If you use a wider aperture setting, the camera lens will allow more light to enter and reach the sensor. This will result in a more exposed and brighter image. Conversely, using a narrower aperture setting will block light from reaching the sensor, in turn giving you an image that is darker and less exposed.

Exposure and Shutter Speed

Shutter speed in simple terms is the amount of time your camera takes to click a photograph. It can range from anywhere between 1/100th of a second to 30 seconds. It is basically the amount of time for which your shutter remains open.

The longer the shutter speed, the more light you will allow your camera to capture, giving you a brighter image. A shorter shutter speed will not give your camera sufficient time to capture plenty of light, giving you a less exposed image as a result.

Exposure and Camera ISO

In simple terms, ISO is the level of sensitivity of your camera to available light. ISO is not directly related to the luminous exposure of your photograph, but works artificially to amplify the light in the image that has already been captured.

A higher ISO setting will brighten up your image, giving you a more exposed image, while a lower ISO setting will give you a less exposed image, considering the other settings are constant.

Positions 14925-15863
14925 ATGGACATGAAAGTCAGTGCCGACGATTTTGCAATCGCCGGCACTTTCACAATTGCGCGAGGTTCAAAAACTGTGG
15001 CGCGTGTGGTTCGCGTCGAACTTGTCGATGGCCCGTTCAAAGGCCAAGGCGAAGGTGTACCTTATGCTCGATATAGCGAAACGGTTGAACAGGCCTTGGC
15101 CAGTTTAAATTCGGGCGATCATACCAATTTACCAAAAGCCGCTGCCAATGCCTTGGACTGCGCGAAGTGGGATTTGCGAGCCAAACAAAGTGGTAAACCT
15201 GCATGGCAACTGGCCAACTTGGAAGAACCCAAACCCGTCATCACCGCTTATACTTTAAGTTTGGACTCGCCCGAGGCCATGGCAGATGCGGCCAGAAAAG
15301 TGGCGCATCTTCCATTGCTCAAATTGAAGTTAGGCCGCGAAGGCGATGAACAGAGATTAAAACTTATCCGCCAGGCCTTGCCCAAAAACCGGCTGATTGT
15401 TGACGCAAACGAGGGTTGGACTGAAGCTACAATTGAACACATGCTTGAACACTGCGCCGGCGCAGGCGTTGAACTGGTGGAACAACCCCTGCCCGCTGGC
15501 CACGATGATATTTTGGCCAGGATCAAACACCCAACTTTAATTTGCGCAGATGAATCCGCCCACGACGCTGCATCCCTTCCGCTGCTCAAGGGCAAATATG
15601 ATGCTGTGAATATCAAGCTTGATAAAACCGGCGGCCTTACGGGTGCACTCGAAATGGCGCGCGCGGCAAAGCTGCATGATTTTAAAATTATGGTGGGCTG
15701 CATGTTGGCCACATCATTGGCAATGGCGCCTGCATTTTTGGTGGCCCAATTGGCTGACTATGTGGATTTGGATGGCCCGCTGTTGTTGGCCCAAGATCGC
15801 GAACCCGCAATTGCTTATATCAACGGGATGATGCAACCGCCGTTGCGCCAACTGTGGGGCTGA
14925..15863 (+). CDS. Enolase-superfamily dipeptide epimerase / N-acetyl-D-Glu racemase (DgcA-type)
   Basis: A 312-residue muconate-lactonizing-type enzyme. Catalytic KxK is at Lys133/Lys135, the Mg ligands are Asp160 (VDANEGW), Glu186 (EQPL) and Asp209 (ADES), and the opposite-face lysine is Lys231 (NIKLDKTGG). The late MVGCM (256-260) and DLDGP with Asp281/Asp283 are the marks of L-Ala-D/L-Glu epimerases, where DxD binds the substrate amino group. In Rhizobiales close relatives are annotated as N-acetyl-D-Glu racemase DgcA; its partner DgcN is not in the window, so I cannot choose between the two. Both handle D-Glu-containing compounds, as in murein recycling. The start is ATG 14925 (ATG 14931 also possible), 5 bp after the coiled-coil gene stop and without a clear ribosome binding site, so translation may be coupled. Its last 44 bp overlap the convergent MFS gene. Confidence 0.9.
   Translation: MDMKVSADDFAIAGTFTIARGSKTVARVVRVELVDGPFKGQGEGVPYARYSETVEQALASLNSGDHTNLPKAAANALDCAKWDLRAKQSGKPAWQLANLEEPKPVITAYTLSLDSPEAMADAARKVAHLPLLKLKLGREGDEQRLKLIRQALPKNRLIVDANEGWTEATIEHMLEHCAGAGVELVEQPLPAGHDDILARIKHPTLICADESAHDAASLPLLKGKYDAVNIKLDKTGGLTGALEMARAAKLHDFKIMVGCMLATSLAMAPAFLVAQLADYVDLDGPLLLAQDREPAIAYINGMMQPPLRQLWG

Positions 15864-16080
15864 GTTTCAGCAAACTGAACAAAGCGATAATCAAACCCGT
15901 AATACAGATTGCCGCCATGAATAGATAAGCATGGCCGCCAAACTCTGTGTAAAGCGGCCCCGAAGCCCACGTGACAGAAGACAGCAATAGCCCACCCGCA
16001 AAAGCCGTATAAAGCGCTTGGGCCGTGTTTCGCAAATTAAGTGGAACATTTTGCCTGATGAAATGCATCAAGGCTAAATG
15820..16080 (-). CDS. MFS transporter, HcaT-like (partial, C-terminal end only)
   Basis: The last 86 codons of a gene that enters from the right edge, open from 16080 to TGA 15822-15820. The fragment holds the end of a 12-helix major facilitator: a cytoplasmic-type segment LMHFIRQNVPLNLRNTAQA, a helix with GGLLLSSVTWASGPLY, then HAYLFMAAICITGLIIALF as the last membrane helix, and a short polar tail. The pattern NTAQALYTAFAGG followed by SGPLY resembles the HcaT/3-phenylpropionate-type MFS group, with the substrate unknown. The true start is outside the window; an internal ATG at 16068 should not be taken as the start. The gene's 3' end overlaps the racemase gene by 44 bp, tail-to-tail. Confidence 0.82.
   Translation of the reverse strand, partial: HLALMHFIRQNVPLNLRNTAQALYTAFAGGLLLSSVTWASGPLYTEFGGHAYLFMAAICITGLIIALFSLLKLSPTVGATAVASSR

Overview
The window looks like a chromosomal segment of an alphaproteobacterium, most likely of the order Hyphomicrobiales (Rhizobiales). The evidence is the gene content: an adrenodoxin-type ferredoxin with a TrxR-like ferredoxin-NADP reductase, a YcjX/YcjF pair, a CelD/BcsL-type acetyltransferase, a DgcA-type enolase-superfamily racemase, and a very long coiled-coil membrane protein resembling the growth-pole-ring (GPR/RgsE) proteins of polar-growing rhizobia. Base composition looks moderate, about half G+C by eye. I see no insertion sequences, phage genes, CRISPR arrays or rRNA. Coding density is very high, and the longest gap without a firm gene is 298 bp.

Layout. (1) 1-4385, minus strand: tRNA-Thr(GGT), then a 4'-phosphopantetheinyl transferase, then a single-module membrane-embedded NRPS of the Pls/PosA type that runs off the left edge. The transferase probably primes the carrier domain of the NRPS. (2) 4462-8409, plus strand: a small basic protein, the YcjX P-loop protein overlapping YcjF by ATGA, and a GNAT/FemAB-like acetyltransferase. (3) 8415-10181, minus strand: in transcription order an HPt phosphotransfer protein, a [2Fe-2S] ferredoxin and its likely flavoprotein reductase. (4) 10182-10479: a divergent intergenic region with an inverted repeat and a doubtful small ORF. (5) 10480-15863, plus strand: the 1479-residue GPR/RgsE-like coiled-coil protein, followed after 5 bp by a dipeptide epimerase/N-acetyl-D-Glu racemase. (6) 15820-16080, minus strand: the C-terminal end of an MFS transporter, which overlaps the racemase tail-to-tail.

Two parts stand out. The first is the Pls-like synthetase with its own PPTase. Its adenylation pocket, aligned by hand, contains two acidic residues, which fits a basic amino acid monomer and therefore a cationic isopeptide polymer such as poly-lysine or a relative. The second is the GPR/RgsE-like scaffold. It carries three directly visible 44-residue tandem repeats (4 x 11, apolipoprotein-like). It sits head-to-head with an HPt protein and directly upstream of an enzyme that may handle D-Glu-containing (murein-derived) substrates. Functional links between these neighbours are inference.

Balancing Exposure in Photography

Now that you know the factors that affect exposure, it is important to learn how to balance the three to give you an ideal exposure value. This is known as the exposure triangle. An exposure value(EV) of zero is ideal. If your exposure value is less than 0 you will get an underexposed image, and if it is greater than 0, the image will be overexposed.

Depending on the situation, you will need to play with the three settings to get a perfectly exposed photograph. Here, we will be giving you some examples to help you out.

For example, if you’re shooting a landscape shot in broad daylight, you would know that you’d need to have an aperture around f/11 to get a proper depth of field. Your ISO must also be around 100 to reduce digital noise. Hence, to get a proper exposure you would need to play around with your shutter speed.

If you are shooting a night scene, you would need the widest aperture, around f/2.8 to capture as much light as possible. In order to capture sharp stars, your shutter speed would also need to be low. Hence, to get the perfect exposure you would need to adjust your ISO settings.

For a fast moving object such as a flying bird, a fast shutter speed would be required, and you would also need a low ISO setting to get rid of digital noise. Hence, you may need to widen your aperture so that your photograph is not underexposed.

Although many photographers struggle with getting the right exposure, with practice you will be able to carry out this delicate balancing act with ease. I hope novice photographers now have a better understanding of what is exposure in photography through this article.

As photographers, it is important for us to get out there in different situations and just click photographs. It is essential to get used to the various capabilities of your camera. So go out there and play with your settings to see what actually works best for you.